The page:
Waters of the United States
What’s the Background?
The CWA jurisdiction of EPA and the Corps of Engineers has been the subject of significant litigation over the years, including a series of major U.S. Supreme Court cases that generally worked to limit the CWA’s reach and the agencies’ authority. Under WOTUS, which went into effect Aug. 28, 2015, the agencies’ jurisdiction expanded into farm fields, covering any discernable feature that possesses (or previously possessed) a bed, bank and high water mark. The expanded jurisdiction covered not just truly navigable rivers but also treat as WOTUS ditches, grassed waterways and ephemeral drainage such as gullies that can form in farm fields. Under the CWA, there is an absolute prohibition on discharging any pollutant whether manure, a chemical pesticide or fertilizer or even a seed of corn – into a WOTUS without a federal permit…For more click here.
Why Does It Matter to our Producers?
The federal Clean Water Act (CWA) is the primary statute protecting the nation’s surface waters. Its reach historically was limited to navigable waters, their tributaries and adjacent water bodies that are hydrologically connected to or that otherwise affect navigable waters. The law’s jurisdiction is split between the U.S. Environmental Protection Agency and the U.S. Army Corps of Engineers, which have sought to substantially increase their authority by redefining WOTUS to include many farm fields and farm ditches. That expanded jurisdiction could have a negative impact on many agricultural practices.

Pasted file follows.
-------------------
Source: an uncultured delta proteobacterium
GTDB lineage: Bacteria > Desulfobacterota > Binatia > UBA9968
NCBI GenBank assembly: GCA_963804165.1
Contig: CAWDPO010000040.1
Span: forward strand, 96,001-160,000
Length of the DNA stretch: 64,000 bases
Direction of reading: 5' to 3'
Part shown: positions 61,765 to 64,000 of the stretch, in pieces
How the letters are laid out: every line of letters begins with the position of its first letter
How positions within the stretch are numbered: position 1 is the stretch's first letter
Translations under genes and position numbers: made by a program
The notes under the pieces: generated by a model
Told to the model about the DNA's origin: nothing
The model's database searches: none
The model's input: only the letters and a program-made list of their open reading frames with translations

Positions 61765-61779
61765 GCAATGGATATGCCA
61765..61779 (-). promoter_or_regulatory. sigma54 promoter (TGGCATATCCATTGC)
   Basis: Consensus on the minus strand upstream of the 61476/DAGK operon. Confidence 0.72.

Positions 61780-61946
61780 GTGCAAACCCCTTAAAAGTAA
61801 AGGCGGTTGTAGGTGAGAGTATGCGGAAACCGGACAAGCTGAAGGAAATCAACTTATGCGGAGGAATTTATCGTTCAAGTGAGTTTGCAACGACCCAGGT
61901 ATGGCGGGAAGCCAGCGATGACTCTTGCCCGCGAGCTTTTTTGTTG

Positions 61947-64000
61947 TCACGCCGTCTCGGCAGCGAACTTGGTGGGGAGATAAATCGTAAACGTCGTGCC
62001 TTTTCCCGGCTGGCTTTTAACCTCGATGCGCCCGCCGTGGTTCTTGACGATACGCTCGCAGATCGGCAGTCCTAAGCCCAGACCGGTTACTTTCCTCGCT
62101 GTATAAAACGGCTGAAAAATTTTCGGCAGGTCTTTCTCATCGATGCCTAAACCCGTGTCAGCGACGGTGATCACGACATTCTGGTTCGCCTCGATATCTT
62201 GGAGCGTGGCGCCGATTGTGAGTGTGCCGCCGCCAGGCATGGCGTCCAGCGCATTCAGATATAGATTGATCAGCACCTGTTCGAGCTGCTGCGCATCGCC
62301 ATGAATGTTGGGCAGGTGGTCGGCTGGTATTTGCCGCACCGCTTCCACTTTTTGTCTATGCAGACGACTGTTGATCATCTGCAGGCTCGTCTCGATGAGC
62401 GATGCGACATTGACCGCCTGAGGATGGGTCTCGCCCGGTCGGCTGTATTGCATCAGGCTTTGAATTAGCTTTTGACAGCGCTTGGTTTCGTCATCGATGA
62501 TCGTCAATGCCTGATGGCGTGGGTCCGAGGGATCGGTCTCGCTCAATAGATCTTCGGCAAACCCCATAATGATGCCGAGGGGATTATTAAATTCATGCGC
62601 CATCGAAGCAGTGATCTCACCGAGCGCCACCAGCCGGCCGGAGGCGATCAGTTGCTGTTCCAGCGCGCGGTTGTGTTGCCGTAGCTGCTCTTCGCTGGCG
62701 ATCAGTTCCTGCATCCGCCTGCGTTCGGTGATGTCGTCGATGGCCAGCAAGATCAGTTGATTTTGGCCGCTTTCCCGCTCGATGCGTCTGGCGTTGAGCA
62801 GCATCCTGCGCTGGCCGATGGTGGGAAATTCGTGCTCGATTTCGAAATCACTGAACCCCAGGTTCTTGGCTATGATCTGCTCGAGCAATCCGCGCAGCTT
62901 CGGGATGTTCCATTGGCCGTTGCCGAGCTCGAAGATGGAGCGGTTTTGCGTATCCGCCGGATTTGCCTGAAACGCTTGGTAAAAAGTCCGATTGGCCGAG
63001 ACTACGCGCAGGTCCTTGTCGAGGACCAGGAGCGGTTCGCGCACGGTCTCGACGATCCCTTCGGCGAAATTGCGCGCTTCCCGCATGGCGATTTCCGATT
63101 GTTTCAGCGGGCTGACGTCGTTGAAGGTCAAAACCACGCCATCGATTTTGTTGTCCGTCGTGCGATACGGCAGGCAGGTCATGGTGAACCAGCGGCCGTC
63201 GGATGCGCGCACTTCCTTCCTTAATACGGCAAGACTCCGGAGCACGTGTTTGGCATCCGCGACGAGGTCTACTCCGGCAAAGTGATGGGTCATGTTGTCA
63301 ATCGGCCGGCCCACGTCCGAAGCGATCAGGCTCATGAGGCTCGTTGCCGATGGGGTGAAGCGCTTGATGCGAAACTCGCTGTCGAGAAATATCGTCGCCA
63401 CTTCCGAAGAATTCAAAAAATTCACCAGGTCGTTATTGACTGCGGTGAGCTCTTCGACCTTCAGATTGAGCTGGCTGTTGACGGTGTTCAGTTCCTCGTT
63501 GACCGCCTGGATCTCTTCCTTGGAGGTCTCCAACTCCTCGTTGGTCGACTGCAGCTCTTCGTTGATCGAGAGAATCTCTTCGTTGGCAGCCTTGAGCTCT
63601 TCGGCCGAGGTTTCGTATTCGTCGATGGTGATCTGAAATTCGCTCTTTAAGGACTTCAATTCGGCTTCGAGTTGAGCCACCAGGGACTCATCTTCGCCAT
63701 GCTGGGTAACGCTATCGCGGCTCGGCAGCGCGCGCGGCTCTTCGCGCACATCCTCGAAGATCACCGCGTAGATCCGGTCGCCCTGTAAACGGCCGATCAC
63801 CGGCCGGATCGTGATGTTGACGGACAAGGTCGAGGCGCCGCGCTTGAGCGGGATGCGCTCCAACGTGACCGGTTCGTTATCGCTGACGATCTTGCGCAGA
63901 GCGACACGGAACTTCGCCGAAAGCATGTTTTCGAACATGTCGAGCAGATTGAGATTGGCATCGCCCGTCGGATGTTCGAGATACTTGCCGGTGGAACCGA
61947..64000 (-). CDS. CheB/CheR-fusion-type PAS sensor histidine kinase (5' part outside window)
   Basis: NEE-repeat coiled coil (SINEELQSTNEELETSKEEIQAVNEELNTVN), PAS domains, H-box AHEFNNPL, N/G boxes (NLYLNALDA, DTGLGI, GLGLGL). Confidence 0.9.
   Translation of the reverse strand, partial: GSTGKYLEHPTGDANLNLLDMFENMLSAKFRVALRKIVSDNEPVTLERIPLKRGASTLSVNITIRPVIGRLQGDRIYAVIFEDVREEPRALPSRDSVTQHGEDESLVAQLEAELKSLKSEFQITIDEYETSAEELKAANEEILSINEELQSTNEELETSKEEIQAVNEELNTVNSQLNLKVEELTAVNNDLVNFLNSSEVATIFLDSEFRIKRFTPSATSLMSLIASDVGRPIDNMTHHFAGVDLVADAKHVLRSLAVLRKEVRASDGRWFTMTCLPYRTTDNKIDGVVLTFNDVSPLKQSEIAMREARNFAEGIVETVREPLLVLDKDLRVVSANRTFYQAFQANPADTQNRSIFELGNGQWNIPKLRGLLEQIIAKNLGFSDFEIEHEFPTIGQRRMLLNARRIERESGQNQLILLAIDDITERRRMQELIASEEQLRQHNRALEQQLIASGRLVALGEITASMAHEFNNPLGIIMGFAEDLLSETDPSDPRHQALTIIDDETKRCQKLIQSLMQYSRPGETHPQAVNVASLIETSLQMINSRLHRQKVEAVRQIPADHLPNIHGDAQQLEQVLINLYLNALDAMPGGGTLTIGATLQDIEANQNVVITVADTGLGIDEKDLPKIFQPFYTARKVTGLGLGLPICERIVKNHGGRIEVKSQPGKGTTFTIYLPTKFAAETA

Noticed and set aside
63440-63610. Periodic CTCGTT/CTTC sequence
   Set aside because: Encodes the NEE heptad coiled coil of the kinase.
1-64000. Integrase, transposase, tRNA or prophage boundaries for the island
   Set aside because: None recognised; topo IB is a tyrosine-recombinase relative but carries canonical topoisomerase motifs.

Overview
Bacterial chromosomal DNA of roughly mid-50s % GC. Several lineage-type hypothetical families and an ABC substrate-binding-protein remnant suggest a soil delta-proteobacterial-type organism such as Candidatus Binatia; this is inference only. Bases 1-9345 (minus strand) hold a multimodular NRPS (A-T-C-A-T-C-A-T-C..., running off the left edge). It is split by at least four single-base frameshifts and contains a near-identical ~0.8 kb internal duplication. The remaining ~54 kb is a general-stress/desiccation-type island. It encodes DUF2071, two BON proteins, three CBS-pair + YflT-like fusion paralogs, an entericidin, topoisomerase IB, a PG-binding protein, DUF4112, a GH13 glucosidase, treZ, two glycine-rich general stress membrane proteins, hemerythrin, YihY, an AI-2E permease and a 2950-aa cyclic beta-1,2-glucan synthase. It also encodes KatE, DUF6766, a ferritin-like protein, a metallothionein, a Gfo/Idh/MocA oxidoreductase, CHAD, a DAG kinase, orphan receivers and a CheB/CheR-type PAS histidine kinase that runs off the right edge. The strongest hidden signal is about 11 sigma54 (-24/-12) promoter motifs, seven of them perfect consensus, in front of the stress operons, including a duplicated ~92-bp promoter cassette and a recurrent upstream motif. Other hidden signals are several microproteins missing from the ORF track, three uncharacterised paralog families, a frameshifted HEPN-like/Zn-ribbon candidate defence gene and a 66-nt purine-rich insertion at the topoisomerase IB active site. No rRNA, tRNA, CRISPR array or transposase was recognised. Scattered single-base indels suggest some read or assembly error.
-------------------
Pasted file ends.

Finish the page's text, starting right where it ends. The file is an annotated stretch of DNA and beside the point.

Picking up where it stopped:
What is NPPC’s position?
NPPC opposes the Waters of the United States (WOTUS) rule because it is overbroad and has significant technical problems, and the process the U.S. Environmental Protection Agency used to develop the rule violated basic due process and long-standing procedural protections. NPPC is urging the Trump EPA to rescind or rewrite the regulation. (The president Feb. 28, 2017, signed an Executive Order directing EPA to review the rule and either withdraw or rewrite it.)